There are interesting parallels between the first visit of the late Pope John Paul II to Kenya in 1980 and Pope Francis’ visit this year.
John Paul began his papacy the same year Mr Daniel arap Moi assumed the presidency. Pope Francis and President Uhuru Kenyatta each started serving in their respective leadership roles in 2013. Like Pope John Paul, Pope Francis is visiting Kenya about two years into his tenure.
During such visits there are great expectations. When John Paul visited Kenya 35 years ago, many hoped that he would challenge President Moi’s administration to implement policies that would help the needy.
Kenya was a society which, despite making remarkable economic progress, had become increasingly unequal under the founding President, Mzee Jomo Kenyatta.
One of the expectations on the eve of Pope Francis’ visit is that he will challenge and encourage Kenyans to face and resolve the question of negative ethnicity.
It is interesting that two days before his arrival, the Holy Father sent a video message to Kenyans stating that the theme of national integration will be the motif of his visit.
Pope Francis is right. We need a radical change of attitude before negative ethnicity spells our doom. It is not difficult to understand why this country awaits the pontiff with great eagerness.
Pope Francis has attractive personal attributes. He has a warm, magnetic character as evidenced by what one perceives to be a genuine smile.
Here is a man at ease with himself and with others, devoid of pretence and distinctions based on class or rank. He reminds one of Pope John XXIII, a happy outgoing person with a warm personality.
Pope Francis brings to mind the manner in which Jesus is portrayed in the gospel of Luke. He has a specific interest in turning outsiders into insiders, of welcoming home the disinherited, the poor, the lost and the despised.
The pontiff’s motto, Mercy before Justice, reflects this attitude of inclusivity.
It is a mindset that is well spelt out in his first official letter, The Joy of the Gospel, which is also one of the hallmarks of Luke’s gospel. Little wonder then that Pope Francis has taken initiative to meet powerful decision makers, including those of the World Bank and the International Monetary Fund, to discuss the plight of developing countries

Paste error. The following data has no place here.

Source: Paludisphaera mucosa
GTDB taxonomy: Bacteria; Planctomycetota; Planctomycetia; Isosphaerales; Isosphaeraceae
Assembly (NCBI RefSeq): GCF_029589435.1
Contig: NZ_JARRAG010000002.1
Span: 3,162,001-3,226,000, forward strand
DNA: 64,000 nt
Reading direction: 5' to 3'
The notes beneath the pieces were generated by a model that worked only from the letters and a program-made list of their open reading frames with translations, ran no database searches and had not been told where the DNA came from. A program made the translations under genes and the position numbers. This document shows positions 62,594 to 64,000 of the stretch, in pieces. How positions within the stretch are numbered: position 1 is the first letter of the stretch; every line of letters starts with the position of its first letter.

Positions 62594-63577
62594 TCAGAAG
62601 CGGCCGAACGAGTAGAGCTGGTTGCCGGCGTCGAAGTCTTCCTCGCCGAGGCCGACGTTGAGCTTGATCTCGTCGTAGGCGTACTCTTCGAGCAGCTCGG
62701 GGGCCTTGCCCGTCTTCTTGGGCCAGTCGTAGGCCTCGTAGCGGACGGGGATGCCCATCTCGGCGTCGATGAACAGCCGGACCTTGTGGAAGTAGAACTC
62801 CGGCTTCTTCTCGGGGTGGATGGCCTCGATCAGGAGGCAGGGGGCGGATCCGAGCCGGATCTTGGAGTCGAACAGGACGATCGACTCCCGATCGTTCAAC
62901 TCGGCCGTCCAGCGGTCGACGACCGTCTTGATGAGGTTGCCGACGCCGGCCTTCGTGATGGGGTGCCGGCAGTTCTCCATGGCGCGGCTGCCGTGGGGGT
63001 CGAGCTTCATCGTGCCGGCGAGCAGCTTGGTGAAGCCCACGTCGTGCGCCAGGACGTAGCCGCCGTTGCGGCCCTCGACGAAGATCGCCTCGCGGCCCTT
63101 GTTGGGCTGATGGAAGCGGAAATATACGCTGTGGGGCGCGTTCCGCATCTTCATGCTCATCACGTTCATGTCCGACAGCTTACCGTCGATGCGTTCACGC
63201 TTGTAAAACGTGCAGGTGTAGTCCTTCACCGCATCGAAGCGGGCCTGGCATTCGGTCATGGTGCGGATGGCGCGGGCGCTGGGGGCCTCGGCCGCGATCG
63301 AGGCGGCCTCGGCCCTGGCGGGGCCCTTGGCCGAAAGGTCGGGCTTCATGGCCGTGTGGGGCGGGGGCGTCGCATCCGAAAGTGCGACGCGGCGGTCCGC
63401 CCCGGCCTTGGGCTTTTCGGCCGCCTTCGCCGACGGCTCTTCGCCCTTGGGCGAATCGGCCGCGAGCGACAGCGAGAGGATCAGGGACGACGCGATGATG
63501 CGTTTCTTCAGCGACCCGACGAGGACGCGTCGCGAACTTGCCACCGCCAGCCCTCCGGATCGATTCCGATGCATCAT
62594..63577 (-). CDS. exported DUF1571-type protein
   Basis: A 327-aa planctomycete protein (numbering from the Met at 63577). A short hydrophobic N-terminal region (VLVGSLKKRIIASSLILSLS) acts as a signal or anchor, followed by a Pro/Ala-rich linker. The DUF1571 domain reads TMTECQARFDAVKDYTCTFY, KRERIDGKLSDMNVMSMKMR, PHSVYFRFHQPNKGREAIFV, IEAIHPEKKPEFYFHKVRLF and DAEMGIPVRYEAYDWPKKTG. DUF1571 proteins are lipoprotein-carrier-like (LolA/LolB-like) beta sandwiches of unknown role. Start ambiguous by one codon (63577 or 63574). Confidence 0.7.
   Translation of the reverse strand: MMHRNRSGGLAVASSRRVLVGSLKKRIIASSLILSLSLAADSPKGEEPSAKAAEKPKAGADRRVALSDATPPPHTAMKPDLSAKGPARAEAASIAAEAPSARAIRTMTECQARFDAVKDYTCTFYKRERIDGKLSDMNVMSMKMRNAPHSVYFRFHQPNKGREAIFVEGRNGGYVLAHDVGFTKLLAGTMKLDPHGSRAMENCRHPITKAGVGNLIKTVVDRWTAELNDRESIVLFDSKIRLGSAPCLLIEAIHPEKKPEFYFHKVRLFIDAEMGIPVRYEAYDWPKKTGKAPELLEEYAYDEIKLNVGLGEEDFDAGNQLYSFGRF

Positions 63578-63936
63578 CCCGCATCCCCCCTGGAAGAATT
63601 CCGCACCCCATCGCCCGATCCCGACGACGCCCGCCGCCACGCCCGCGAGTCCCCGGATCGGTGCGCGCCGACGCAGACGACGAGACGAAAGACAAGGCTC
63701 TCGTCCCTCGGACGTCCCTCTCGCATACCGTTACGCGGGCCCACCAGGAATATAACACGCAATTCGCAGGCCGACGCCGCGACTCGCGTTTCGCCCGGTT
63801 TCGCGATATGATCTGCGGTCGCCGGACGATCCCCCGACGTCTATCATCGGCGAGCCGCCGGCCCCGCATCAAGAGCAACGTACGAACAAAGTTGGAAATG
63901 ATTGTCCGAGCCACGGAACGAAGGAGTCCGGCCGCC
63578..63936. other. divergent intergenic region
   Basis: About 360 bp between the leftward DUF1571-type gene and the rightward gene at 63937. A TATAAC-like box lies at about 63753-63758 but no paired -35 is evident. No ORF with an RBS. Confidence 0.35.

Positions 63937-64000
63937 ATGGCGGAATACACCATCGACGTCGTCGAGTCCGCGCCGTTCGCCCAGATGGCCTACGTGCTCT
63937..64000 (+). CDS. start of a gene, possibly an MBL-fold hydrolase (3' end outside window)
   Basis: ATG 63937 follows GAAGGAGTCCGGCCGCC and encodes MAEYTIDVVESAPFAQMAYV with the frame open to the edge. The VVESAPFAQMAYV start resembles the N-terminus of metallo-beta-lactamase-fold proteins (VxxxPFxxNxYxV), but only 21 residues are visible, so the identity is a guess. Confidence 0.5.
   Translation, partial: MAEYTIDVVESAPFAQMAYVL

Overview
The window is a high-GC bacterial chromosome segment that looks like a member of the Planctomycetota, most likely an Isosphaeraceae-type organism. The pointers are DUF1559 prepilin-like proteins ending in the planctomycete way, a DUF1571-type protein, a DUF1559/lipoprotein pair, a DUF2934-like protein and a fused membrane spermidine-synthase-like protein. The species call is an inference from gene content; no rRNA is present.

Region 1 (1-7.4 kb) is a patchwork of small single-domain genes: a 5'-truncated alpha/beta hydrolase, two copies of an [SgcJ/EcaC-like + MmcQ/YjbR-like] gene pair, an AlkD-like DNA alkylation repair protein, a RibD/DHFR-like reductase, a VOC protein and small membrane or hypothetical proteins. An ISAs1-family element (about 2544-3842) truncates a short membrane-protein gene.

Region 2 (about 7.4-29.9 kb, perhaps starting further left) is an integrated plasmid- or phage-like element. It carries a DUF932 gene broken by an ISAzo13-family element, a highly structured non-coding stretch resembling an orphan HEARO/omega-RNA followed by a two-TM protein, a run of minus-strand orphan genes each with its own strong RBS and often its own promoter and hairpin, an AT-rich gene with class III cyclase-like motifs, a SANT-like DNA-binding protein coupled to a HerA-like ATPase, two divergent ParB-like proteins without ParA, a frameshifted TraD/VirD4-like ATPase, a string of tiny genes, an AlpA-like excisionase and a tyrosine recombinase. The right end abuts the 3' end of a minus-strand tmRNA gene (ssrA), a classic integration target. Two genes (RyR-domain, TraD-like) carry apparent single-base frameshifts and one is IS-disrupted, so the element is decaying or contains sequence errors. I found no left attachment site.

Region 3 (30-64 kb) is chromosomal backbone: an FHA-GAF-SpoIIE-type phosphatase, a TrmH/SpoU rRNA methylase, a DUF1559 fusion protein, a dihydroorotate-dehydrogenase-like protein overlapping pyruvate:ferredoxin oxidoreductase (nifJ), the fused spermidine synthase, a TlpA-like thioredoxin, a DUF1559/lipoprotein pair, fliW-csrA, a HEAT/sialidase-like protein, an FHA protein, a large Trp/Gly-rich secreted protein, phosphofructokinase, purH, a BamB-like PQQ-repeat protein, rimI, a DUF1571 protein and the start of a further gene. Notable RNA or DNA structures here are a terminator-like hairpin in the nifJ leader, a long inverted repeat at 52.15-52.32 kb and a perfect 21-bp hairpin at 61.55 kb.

The pontiff is a bundle of energy. This is admirable, given that he is 78 years old with a medical history of lung ailment and sciatica.
His message of sympathy to Kenyans earlier in the year when terrorists struck Garissa University College endeared him to the citizens of this country.
Several Kenyans have wondered if the Pope will address the question of the use of condoms, given that the Aids pandemic remains a menace. In a recent interview on one of the TV channels, a Catholic nun asked the Holy Father to review this matter.
However, Pope Francis is unlikely to make any statement on faith and morals that would be a radical departure from traditional Catholic teaching.
There is desire by some Catholics, especially from the Archdiocese of Nyeri, for the pontiff to approve the cause for beatifying the faithful who were killed by the Mau Mau during the struggle for freedom in the 1950s.
Nobody knows whether or not the Holy Father will comment on this request. It is a controversial and potentially divisive matter.
In a country that is seeking integration, a process to beatify persons who died in the Mau Mau War would open wounds that have barely healed.
There are still many people in this country for who the divide between freedom fighters and collaborators with the oppressive colonial regime could easily precipitate renewed animosity and hatred.
To pursue such a cause would prove right the thesis of those who, during the struggle for independence, asserted that the colonialist and the missionary were one and the same.
Many Kenyans, including Catholics who love their Church, find little merit in pursuing this particular cause for beatification.
Kenyans are eager to welcome Pope Francis to our beloved country. Images of his recent visit to Cuba and the United States, where he opted to ride a small but decent black Fiat, are fresh in the minds of many.
The choice of that small vehicle was replete with meaning. And so was his message to Americans that he had not come to judge and condemn but to proclaim the gospel and encourage them to do good and avoid evil. Welcome Pope Francis to Kenya.
Fr Njoroge serves as Catholic Chaplain at JKUAT where he is Professor of Development Studies.
SOURCE: BUSINESS DAILY